It's a fitting way for the Days to be recognised. 

Melvin Day, Boats in Wellington Harbour (1951). Photo: Auckland Art Gallery.

Melvin Day was a well-known New Zealand artist and art historian over the course of seven and a half decades - including a stint at the National Art Gallery of New Zealand - while Oroya Day was a lecturer in Art History at the University, as well as the founding president of the Katherine Mansfield Birthplace society.

Edinburgh awaits

Photo: Supplied.

17 Aotearoa creatives are heading to one of the capitals of creativity in August - after being selected for the Edinburgh Festival Intensive Programme.

The mixture of teina artists (first timers attending the festival) and tuakana artists (those who have been before) cover a range of mediums - from theatre and performing artists, to visual and literary creatives. For a month, creativity over-runs the Scottish city, with the Edinburgh Fringe, Arts Festival, International music and performance Festival, International Book Festival and Film Festival all bringing the eyes of the artist world to it. 

It's a chance for those selected to experience the famous festivals first-hand, build networks and understand what’s required to perform at Edinburgh –  with the hope that it could open a door for them to perform or exhibit there in the future.

It's an initiative driven through the British Council and Creative New Zealand (CNZ) - Natasha Beckman, Director of the British Council New Zealand and the Pacific sees this as a valuable step to help restore relationships after the pandemic.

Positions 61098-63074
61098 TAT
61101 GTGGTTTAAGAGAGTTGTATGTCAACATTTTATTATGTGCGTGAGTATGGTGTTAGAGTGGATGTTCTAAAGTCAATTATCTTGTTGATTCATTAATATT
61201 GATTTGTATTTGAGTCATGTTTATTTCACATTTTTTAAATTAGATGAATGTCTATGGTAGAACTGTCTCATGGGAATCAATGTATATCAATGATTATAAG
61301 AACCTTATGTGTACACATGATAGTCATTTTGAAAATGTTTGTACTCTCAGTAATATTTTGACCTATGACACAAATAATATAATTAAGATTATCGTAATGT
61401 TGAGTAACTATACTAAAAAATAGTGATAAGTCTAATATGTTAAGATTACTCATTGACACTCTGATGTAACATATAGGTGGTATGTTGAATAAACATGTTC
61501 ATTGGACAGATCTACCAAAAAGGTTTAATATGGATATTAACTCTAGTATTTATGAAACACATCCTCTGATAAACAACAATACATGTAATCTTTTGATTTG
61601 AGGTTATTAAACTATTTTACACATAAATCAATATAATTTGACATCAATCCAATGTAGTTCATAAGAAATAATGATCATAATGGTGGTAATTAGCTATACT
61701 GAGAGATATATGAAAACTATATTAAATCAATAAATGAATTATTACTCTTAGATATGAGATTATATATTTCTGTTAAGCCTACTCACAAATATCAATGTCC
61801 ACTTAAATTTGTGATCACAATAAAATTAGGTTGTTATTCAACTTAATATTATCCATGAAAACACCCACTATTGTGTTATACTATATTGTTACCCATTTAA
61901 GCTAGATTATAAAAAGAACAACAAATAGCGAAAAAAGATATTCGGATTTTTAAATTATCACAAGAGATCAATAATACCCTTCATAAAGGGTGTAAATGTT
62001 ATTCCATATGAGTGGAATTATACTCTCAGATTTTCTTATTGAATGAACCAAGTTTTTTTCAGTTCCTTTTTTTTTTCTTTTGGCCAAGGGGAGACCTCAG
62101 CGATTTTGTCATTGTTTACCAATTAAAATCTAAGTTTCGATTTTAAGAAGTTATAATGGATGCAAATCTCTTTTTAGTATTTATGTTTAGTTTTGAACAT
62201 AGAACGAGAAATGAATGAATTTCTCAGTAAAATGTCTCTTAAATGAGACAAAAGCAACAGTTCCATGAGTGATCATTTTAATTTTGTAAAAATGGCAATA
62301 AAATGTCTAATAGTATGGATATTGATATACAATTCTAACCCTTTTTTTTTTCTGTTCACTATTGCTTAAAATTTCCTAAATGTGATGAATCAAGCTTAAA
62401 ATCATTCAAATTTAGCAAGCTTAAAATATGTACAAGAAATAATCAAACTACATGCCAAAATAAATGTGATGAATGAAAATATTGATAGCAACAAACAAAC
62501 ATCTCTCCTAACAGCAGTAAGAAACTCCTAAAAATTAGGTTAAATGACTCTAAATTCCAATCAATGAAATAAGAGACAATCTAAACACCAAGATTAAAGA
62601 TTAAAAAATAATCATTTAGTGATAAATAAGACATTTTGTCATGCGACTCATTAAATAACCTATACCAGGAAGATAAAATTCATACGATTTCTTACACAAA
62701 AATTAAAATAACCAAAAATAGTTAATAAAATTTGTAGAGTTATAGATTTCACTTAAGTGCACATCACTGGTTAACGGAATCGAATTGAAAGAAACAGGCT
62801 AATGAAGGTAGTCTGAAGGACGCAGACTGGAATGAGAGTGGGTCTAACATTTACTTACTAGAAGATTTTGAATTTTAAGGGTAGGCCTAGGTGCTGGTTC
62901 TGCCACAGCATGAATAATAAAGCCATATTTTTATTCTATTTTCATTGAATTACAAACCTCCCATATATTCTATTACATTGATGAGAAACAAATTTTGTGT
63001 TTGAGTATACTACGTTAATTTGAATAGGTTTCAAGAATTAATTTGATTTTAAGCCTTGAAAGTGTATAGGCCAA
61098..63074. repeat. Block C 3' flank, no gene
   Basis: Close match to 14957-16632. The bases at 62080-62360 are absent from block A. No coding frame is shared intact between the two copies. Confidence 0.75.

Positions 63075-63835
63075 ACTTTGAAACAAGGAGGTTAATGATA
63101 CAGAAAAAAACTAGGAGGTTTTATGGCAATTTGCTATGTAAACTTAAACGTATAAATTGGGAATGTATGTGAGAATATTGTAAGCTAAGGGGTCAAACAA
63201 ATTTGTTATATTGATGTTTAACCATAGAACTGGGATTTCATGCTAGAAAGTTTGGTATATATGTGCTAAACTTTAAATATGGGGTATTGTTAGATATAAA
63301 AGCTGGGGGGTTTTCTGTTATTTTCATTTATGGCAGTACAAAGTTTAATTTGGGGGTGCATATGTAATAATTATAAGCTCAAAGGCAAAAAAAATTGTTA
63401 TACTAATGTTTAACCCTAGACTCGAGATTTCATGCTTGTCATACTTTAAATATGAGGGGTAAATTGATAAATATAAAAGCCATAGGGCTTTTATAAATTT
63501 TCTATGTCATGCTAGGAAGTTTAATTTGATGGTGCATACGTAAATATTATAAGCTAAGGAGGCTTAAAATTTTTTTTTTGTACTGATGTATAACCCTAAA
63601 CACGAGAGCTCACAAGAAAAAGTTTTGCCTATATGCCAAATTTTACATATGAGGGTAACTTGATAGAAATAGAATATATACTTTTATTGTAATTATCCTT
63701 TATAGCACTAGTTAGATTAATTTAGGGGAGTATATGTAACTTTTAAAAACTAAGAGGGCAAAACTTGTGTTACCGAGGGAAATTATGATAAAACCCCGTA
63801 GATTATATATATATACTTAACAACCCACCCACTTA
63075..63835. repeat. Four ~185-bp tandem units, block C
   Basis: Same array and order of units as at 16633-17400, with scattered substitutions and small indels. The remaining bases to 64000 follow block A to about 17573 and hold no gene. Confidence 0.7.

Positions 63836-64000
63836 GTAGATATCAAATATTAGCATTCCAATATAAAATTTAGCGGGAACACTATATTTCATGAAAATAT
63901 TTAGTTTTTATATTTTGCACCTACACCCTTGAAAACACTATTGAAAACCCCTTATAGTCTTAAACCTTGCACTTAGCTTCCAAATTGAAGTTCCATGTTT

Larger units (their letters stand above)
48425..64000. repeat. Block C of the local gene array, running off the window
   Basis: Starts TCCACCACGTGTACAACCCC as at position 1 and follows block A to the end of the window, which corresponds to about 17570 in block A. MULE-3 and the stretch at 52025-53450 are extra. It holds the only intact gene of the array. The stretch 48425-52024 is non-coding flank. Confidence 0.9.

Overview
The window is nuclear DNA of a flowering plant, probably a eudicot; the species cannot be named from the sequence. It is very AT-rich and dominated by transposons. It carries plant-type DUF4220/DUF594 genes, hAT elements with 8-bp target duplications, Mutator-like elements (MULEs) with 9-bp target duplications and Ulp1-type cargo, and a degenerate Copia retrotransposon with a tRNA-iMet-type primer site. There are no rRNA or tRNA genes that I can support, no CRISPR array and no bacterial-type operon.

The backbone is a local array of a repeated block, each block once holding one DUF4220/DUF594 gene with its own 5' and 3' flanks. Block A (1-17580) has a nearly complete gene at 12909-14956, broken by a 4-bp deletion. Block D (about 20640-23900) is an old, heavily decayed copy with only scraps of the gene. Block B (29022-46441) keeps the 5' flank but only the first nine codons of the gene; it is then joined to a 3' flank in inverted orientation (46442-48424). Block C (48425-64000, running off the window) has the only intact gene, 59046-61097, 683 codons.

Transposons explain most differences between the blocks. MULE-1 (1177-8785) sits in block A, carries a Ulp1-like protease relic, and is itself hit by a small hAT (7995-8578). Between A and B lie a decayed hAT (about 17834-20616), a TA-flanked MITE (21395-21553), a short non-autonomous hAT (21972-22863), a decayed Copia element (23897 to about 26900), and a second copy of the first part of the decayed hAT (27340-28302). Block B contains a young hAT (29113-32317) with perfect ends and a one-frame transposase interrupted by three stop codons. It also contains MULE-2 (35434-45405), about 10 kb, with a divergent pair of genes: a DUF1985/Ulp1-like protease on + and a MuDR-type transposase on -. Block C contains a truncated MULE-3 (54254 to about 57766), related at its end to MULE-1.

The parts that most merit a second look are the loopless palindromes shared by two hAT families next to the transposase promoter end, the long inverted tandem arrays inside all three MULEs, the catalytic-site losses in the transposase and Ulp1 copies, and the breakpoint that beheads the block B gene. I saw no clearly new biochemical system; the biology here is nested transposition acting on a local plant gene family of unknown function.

“We’re thrilled to announce the 17 New Zealand artists that will be able to soak up all that Edinburgh’s festivals offer. Our work is to build connections, understanding and trust between people in the UK and countries worldwide, and to create reciprocal opportunities that are rewarding.”

The teina collective are loaded with talent: Alice Canton, Amit Noy, Ana Scotney, Arlo Gibson, Cian Parker, Eddie Elliott, Sherilee Kahui and Vanessa Immink.

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Alice Canton. Photo: via White_mess website.

Canton - a bold creative known for her work through White_mess - told The Lowdown "Edinburgh Fringe Festival is a significant and high-priority opportunity for me to - following the last three years of COVID - persevere with developing international markets and audiences for my work, by leveraging the profile and visibility of a reputable festival to expand our reach on to the world stage.